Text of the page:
NACADA: Bhang use in Kenya doubled between 2017 and 2022

Bhang use in Kenya has doubled in the last five years. [Caleb Kingwara, Standard]

The prevalence of cannabis use in Kenya has doubled in the last five years, a report by the National Authority for the Campaign Against Alcohol and Drug Abuse (NACADA) shows.

The report was done following a survey, that NACADA conducts every five years. The survey was done on 3,314 people, aged between 15 and 35 years.

According to the report, alcohol remains the most abused substance in Kenya. Additionally, youths aged between 25 and 35 years are the most vulnerable.

“Results showed that the prevalence of cannabis use almost doubled over the last five years. The growing demand for cannabis especially among the youth could be attributed to the low perception of harm due to myths, misinformation, and misconceptions;”

“The survey established that alcohol continues to be the most widely used substance of abuse in Kenya with findings pointing towards increasing demand for cheaper and readily available alcoholic products, especially chang’aa, traditional brews, and potable spirits;”

Through the survey, the drug authority established that children below 18 years were abusing drugs. This is despite the well-documented negative implications and consequences of early initiation.

NACADA also discovered the challenge of technology in their regulation duties, through the online sale of drugs and substances.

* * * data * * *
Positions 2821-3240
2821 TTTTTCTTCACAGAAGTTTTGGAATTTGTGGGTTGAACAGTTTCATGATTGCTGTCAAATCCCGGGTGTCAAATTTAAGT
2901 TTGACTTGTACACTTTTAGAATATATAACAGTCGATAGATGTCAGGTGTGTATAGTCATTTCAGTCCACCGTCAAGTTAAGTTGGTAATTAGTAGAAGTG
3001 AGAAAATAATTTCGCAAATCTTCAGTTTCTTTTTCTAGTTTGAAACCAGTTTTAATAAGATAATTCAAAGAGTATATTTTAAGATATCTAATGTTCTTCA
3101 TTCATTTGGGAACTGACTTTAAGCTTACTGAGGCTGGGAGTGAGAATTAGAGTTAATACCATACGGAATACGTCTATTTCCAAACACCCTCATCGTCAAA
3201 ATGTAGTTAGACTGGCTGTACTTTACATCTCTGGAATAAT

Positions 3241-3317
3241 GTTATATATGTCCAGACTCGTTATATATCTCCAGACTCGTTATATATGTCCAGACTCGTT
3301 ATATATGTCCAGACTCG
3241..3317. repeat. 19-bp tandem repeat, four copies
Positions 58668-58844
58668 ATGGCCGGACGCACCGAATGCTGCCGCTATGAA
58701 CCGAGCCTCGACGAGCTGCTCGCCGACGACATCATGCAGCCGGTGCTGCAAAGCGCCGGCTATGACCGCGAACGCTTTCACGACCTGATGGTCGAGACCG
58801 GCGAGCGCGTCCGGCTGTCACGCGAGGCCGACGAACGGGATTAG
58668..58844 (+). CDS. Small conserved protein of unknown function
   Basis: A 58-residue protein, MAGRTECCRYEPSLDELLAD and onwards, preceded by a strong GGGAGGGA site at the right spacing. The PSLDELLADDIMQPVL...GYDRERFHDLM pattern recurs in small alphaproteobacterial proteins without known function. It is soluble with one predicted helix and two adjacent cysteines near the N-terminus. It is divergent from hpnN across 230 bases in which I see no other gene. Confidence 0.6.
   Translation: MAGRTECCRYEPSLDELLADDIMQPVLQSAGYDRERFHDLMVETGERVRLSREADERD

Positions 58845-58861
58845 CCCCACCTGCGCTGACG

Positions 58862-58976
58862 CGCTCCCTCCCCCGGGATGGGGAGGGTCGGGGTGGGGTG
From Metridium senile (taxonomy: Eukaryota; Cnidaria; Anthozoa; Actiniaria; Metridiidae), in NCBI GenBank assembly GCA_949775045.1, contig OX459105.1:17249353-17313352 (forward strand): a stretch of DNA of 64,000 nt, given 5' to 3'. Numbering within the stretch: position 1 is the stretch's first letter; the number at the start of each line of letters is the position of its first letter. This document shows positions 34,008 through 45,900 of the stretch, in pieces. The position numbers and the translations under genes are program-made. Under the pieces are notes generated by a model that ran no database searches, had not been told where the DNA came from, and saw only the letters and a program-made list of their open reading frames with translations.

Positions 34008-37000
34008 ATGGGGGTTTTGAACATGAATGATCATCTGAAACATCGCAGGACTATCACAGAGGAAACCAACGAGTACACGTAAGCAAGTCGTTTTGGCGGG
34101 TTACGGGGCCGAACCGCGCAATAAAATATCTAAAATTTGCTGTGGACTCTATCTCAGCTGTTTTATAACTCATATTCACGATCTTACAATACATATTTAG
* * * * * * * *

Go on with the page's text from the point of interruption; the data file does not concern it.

“There was evidence of the online sale of drugs and substances of abuse thereby posing serious public health safety concerns as well as regulatory challenges that include access to underage children. This may be further complicated by the penetration of mobile transfer services in Kenya and the expansion of internet access services.”

Although NACADA has been vocal in its war against drug abuse in the country, the rise of substance use disorders might pose a challenge in the milestones made so far.

The Authority also finds that drug users have a high risk of developing depressive disorders, making it hard for mental health professionals to solve underlying issues.

“The general trend shows that the overall prevalence of drugs and substance use was on a slow downward trend, the high burden of SUDs presents the greatest challenge to the next phase of the campaign;”

As a result, NACADA recommends county and government collaborations in the fight against drug abuse as well as leverage online platforms for messaging to reach the youth.

The authority has also suggested partnership programs with ministries of health, education, Sports and Youth Affairs, and other government agencies to fight against drug abuse.